Evidence is mounting that indicates diesel vehicles will be more popular in the future. As automakers are making strides to meet government fuel regulations set to be enacted in 2025, one option is to offer more diesel vehicles.
A recent USA Today report highlighted where the diesel market is headed in the coming years. The conclusion: Production is set to drastically increase. A expert panel from the news source indicated that they expect diesel sales to account for 10 percent of the overall sales by 2018. Even though diesel engines are generally heavier, cost more to make and use more expensive fuel, there is one primary reason they are expected to increase in production in the coming years, and that is for their fuel economy.
"The first is diesel's 20 percent to 40 percent better fuel economy than gasoline," reads the article. "It means automakers will offer more and more diesel vehicles as a way to meet ever-tightening federal mileage regulations. They require 54.5 mpg in laboratory testing in 2025, which converts roughly 39 mpg for the 'combined' rating on the new vehicle window sticker."
The article showed that not only are diesel sales projected to increase, but they have already come a long way. According to the data, from the start of the year until now, the number of diesel vehicles on sale has doubled. While automakers are beginning to expand their options for what type of vehicles are taking diesel fuel, the drastic increases this year have coincided with a boom in pickup truck sales, which have likely contributed to the gains.
Diesel SUV sales jump
LMC Automotive recently investigated just why diesel sales will increase so much by 2018, and they found that the primary reason is due to popularity of purchasing SUVs that run on the alternative fuel, mainly for pickup trucks. According to the report, diesel sales are expected to increase as much as 26 percent for SUVs by 2018, marking an increase of 8 percent from 2012.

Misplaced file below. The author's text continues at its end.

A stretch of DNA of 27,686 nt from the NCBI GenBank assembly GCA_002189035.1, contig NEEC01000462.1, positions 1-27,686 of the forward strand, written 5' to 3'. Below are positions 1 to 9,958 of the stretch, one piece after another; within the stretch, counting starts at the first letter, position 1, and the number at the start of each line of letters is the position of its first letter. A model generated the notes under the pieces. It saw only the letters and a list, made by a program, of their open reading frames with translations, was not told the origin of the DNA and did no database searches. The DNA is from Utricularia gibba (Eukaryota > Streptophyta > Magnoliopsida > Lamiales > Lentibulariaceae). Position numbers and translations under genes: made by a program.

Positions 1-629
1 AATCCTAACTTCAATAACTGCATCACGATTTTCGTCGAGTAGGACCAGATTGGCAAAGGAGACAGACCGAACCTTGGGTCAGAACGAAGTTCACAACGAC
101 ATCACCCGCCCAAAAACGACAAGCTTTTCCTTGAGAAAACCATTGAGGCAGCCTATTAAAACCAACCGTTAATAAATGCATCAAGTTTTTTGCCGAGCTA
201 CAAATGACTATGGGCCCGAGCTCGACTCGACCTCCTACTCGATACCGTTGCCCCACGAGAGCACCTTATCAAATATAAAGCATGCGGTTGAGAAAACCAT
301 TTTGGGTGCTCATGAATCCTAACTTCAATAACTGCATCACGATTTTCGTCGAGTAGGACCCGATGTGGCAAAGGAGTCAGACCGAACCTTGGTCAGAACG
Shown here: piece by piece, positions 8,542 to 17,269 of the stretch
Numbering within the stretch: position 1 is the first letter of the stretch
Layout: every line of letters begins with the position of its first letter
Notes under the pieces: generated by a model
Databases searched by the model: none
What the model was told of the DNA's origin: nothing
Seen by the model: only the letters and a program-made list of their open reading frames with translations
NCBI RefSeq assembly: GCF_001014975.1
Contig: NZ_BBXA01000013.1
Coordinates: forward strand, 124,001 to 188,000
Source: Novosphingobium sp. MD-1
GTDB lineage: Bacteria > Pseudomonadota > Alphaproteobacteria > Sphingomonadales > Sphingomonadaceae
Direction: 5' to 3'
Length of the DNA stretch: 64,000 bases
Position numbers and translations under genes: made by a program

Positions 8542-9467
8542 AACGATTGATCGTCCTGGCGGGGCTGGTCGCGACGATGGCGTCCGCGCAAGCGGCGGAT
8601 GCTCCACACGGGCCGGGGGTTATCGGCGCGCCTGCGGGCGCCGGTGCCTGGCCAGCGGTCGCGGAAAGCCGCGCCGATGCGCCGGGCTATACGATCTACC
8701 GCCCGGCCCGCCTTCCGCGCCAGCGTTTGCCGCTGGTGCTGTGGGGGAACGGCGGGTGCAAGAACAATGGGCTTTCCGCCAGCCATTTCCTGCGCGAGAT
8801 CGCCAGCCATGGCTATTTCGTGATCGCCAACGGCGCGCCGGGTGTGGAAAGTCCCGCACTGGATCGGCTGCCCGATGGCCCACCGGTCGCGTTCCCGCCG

As diesel sales have shot up this year, it's no surprise, especially considering automakers have ramped up on diesel engines in their trucks. Any new truck owners looking to preserve the exterior of their vehicles should equip them with Husky Liners® mud guards. Nissan and Cummins have partnered up on the next-generation Titan, which will feature a turbo-diesel 5.0-liter V-8, Chrysler will soon offer the VM Motori EcoDisel Ram 1500, and Ford announced that it will have a BabyStroke trubo-diesel in its F-150.
Diesel vehicles cost less
A study from the University of Michigan Transportation Research Institute showed diesel cars cost less to own than regular gasoline-powered vehicles. The data showed that owners can save anywhere from $2,000 to $6,000 in a three-to-five-year period.
"Overall, the results of our analyses show that diesel vehicles provide owners with a TCO (total cost of ownership) that is less than that of the gas versions of the same vehicles," the study said. "The estimates of savings for three and five years of ownership vary from a low of $67 in three years to a high of $15,619 in five years, but most of the savings are in the $2,000 to $6,000 range, which also include the extra cost that is usually added to the diesel version of a vehicle."